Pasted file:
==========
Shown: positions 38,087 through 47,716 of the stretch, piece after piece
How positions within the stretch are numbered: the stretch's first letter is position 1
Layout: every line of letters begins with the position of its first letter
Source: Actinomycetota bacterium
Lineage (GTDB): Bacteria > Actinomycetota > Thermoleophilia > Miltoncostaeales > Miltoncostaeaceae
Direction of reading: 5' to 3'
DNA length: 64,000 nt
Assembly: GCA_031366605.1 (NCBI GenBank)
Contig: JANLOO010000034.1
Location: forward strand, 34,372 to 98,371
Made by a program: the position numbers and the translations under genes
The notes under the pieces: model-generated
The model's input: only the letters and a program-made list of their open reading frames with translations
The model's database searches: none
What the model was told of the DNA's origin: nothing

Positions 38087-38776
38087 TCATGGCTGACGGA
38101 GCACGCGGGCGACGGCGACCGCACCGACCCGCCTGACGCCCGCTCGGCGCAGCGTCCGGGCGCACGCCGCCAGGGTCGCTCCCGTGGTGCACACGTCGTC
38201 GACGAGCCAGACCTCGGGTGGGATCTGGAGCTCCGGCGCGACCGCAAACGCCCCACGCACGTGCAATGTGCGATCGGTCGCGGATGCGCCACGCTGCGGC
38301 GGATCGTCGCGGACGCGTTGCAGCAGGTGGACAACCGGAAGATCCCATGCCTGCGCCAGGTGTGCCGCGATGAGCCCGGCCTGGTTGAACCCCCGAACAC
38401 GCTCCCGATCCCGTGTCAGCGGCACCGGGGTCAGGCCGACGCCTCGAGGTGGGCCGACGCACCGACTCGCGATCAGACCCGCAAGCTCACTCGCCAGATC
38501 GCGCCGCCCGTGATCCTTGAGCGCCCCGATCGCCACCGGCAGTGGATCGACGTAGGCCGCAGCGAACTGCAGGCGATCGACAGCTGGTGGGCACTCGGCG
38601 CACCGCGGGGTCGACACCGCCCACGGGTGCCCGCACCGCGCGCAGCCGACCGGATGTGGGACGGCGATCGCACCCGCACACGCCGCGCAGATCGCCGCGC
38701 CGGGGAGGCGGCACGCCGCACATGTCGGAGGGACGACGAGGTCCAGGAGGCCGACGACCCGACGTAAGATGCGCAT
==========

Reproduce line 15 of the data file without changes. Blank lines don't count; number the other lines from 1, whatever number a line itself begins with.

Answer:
What the model was told of the DNA's origin: nothing